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Explore the hand-made book that Manfred Lewin gave to his Jewish friend and gay companion, Gad Beck. This 17-page artifact illustrates the daily life of the two friends, their youth group, and the culture in which they lived.
Cover and Page 1
Gad and Manfred sometimes would spend the night together on cots in the basement of the Jewish school in the Choriner Strasse, as part of an obligatory air raid patrol. One of these evenings, Manfred gave Gad his book. Manfred wrote and made this book because he wanted to give something meaningful to Gad, who wrote poems. Gad was touched by the gift, though he was initially critical of Manfred’s lyrical writing style. Later, Manfred’s words took on new meaning.
When Gad joined the He-halutz youth group in 1940, its members immediately thought of the 19-year-old lover of city life and cafes as too 'bourgeois.' The other members, including Manfred, preferred typical youth group outdoor activities such as hiking, camping, and sports.
Gad might not have joined such a group if it weren't for the political situation. Having been excluded from German mainstream life since the Nuremberg racial laws were passed in 1935. Gad and many other German Jews turned to their own cultural and religious groups. Zionist youth groups such as Gad and Manfred's He-halutz
group prepared their members for emigration to Palestine and created a strong sense of community.
Despite the increasingly restrictive anti-Jewish laws, Gad and Manfred’s youth group continued to meet in safe places in the homes of individual members or once on the roof of the Jewish school. They also played in remote wooded places on the outskirts of Berlin, where they enjoyed scout games such as hide-and-seek or tying someone to a tree (in this case, Gad, as Manfred illustrated here). Even these interludes soon ceased. Time became scarce. After March 1941, all Jews over the age of 14 were ordered to do forced labor for German companies.
When traveling in Berlin, members of the group often passed through busy Alexanderplatz, illustrated here by Manfred (page 4). Who was Tola, the girl mentioned here? She might have been a girl from another Zionist youth group in Berlin, but that detail, like others in this story, has become blurred by time. Gad does not remember; it was too long ago.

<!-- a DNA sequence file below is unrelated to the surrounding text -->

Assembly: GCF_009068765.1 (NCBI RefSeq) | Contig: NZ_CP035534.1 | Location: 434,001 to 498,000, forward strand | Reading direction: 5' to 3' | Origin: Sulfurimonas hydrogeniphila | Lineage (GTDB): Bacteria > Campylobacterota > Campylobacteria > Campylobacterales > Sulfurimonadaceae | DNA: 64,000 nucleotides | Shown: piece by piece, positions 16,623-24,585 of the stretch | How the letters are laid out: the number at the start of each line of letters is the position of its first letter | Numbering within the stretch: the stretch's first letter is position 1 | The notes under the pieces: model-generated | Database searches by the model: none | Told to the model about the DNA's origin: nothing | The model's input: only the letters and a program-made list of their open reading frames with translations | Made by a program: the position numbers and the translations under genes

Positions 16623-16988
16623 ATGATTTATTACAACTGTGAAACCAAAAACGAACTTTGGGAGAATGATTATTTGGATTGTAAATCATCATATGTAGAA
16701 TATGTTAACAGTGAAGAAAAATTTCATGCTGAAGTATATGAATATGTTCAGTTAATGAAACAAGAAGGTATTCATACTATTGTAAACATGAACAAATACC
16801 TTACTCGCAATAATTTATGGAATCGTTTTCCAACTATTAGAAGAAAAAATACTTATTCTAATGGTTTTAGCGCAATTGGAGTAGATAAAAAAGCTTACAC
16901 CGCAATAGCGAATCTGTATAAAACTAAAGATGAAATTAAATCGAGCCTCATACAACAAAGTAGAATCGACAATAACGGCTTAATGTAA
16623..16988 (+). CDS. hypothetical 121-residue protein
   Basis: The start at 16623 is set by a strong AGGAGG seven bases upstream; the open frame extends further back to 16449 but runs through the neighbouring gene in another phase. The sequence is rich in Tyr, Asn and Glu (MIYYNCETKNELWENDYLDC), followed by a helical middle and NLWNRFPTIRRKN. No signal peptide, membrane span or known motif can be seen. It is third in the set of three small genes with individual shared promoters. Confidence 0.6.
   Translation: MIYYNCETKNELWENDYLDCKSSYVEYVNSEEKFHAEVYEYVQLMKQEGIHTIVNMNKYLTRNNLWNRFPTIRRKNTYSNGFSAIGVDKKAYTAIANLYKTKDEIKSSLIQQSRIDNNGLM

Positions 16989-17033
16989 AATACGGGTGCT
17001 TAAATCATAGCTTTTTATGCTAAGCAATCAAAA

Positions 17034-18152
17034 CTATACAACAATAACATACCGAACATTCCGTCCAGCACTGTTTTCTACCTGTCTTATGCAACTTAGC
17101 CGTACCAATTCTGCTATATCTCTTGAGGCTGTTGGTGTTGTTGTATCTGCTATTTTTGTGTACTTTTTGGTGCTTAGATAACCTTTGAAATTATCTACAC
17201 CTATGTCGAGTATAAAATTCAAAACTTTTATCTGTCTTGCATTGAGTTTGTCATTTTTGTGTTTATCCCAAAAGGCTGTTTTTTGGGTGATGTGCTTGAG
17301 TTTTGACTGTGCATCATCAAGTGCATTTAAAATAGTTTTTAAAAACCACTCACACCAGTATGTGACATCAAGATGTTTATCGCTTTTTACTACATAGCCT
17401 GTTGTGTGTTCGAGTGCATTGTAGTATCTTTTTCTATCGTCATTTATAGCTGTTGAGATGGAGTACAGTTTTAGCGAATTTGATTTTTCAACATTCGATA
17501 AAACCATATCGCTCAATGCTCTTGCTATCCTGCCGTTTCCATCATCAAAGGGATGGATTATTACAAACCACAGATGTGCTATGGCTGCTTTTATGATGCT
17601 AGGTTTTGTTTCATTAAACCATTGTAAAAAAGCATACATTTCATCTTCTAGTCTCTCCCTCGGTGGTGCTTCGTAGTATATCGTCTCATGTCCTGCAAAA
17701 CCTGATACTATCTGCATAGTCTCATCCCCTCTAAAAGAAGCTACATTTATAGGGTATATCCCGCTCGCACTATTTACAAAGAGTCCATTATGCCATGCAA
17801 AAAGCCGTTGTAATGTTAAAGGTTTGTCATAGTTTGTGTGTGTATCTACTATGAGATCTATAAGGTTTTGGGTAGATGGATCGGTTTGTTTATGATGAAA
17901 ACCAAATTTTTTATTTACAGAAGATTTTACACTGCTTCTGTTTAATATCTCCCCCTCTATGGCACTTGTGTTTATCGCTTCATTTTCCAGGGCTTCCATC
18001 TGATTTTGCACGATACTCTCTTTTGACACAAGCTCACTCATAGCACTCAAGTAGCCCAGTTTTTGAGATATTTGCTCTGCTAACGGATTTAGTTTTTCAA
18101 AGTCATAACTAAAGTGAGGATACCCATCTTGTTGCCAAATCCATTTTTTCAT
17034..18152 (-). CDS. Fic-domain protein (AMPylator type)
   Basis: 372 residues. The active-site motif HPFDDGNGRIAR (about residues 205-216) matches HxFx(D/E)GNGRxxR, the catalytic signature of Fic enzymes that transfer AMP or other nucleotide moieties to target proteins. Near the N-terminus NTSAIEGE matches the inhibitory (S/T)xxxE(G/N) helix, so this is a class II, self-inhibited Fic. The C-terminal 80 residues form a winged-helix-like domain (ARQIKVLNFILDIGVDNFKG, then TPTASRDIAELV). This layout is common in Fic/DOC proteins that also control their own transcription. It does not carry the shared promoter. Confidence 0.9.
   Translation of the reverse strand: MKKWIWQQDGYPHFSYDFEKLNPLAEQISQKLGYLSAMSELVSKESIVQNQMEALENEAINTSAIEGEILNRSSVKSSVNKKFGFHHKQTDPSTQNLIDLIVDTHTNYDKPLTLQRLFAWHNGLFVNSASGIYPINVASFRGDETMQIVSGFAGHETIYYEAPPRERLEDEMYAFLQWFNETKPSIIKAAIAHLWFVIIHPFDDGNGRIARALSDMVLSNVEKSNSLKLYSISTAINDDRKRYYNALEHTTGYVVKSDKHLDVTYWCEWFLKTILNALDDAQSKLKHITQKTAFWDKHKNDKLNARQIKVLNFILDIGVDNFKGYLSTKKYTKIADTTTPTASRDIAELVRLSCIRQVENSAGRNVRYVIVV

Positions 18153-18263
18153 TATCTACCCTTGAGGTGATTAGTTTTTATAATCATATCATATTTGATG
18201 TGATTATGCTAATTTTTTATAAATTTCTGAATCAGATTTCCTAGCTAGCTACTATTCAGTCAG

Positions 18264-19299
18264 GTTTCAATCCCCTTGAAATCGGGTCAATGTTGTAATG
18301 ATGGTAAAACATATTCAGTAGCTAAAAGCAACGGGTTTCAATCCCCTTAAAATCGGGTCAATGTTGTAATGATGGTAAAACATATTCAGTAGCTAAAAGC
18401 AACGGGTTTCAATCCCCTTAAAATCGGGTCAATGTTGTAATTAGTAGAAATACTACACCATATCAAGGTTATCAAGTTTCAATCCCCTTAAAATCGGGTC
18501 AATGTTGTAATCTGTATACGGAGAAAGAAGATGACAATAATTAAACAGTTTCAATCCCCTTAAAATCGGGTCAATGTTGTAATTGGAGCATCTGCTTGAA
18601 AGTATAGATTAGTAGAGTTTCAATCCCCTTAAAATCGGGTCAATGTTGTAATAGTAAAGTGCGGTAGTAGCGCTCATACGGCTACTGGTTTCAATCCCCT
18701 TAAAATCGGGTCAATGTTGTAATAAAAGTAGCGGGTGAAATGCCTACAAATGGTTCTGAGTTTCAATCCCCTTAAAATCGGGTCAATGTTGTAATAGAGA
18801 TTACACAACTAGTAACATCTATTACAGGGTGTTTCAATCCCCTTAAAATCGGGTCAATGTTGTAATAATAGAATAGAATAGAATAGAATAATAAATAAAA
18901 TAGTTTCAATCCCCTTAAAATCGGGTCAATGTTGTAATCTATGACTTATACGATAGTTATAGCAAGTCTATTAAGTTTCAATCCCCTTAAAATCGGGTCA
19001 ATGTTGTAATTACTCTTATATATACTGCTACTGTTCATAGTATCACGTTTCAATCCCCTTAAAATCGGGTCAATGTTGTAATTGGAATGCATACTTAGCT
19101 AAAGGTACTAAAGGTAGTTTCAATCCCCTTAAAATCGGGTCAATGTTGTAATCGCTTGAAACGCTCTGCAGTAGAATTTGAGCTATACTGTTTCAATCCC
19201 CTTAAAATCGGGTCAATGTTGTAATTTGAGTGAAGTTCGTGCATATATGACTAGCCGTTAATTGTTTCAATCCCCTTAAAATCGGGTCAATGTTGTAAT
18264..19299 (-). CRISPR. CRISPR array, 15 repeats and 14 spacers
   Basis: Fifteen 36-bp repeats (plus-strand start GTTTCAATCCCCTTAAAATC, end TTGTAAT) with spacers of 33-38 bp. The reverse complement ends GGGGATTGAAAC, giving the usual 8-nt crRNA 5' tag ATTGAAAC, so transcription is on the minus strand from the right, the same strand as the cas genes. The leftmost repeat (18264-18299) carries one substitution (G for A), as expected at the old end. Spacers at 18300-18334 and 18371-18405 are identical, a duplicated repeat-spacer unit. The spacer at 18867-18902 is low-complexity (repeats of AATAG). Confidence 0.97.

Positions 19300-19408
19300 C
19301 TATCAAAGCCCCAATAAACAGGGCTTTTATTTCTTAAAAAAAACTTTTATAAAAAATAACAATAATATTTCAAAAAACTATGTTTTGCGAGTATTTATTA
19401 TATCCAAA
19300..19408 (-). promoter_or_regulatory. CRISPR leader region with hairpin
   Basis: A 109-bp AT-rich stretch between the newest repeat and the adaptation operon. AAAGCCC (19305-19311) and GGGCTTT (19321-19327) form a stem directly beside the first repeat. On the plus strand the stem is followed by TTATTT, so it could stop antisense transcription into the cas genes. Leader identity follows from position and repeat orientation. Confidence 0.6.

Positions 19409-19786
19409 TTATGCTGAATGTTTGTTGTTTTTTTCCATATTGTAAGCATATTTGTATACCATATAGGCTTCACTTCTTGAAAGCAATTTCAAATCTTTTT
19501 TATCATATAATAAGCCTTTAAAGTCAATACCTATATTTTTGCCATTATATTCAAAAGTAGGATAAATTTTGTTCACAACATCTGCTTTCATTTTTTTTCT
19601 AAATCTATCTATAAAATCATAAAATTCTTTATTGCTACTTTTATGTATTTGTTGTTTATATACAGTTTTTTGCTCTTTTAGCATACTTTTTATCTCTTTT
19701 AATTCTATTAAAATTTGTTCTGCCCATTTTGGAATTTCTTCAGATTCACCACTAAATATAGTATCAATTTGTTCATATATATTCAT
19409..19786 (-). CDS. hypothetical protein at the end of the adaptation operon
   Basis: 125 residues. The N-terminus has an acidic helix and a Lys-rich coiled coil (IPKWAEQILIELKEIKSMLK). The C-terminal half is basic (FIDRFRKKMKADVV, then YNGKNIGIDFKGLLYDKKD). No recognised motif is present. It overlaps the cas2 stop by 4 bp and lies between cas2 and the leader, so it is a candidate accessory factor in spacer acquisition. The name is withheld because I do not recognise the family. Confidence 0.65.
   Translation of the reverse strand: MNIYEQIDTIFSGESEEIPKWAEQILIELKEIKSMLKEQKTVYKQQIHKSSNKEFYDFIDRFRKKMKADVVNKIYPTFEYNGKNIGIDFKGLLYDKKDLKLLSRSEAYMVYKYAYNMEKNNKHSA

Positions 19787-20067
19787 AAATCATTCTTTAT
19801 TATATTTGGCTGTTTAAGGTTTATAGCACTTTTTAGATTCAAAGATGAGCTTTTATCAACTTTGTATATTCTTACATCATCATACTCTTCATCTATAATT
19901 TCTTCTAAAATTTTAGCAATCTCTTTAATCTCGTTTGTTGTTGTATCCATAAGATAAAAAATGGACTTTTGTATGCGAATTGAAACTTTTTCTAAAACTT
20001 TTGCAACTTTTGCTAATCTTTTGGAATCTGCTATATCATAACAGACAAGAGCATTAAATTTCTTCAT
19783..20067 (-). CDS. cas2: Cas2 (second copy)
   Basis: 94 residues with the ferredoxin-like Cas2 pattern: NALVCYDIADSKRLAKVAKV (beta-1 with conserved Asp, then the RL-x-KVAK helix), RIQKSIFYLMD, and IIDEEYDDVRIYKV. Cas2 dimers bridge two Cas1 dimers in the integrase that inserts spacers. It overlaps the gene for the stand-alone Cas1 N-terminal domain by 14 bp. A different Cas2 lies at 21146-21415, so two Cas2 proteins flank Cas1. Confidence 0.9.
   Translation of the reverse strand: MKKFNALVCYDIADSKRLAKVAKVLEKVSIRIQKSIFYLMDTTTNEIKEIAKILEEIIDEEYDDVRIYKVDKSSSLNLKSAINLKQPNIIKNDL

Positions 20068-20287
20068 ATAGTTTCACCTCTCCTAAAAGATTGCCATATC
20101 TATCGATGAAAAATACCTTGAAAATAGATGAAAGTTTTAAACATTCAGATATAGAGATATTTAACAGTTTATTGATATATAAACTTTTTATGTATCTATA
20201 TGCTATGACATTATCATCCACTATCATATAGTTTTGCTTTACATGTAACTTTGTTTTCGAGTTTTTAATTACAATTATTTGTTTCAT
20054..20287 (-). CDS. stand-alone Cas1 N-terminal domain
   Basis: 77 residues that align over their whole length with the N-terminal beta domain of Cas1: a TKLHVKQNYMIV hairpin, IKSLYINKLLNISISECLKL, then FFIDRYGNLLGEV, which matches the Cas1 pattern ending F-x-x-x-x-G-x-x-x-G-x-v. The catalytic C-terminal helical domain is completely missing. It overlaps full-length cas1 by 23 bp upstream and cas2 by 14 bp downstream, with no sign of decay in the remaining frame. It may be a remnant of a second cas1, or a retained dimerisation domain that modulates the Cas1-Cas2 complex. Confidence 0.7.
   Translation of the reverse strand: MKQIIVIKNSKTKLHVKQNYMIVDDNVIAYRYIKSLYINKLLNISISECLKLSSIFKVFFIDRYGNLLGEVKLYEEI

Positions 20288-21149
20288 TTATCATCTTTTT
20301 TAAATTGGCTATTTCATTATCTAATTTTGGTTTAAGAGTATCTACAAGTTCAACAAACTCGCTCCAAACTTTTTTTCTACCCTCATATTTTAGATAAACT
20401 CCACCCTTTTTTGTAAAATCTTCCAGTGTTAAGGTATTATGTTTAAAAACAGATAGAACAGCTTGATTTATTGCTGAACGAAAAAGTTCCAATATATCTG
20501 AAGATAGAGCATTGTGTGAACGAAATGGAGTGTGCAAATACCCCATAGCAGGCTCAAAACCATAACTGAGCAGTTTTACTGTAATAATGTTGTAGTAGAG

In the late summer of 1941, Gad and Manfred played starring roles in Don Carlos. This late 18th-century German play, required reading for students of Gad and Manfred’s generation, deals with the choice between despotism and humanity, between the Prussian ideal of obedience and true self-expression and true love. In the play, Marquis von Posa, played by Gad, becomes the voice of all humanity, striving for freedom; Don Carlos, played by Manfred, is Posa’s soul mate. The play’s emotional style influenced Manfred’s writing style. By September 15, 1941, the Nazis ordered all German Jews to wear a yellow star. Some members of the group, risking immediate arrest, sometimes hid or removed their stars.
Erwin Tichauer, who introduced Gad to the He-halutz group, worked with Gad at a carton factory together with other Jewish and foreign forced laborers. Erwin’s daily duty of cleaning the greasy cutting machinery left him with dirty fingernails, illustrated here by Manfred. In October 1941, the first deportation train left Berlin for the East. Tichauer was deported to Auschwitz in 1943, but survived.
Erwin’s sister, Erika Tichauer, sometimes joined Erwin, Manfred, and Gad for some friendly coffee talk whenever their work schedules permitted it. The “bourgeois” setting of cafes was now strongly forbidden for Jews, a mere memory. Here, Manfred makes a joke by drawing Erika’s face on a chamber pot.
By 1942, deportations had further decreased the size of Berlin’s Jewish community. The He-halutz group reacted by becoming more political. This created conflicts between the generations. Gad’s father, for example, was totally against Zionism. Other parents thought the group was OK, as long as its focus was “play,” not politics.
In January 1942 the Nazis held the secret Wannsee Conference near Berlin. Its purpose was to coordinate the murder of the Jews of Europe.
Manfred and Gad spent many nights together. Sometimes they stayed in the crowded Lewin family home. At first, Manfred struggled with the sexual side of his relationship with Gad. But Gad remembers a moment where Manfred finally accepted, saying “with Gad it was alright.”
To this day, Gad does not know if Manfred’s parents knew about the sexual aspects of their friendship. Because of the nightly curfew imposed on Jews in Berlin, overnight guests were not unusual. The Nazis persecuted gay men as enemies of the “Reich.”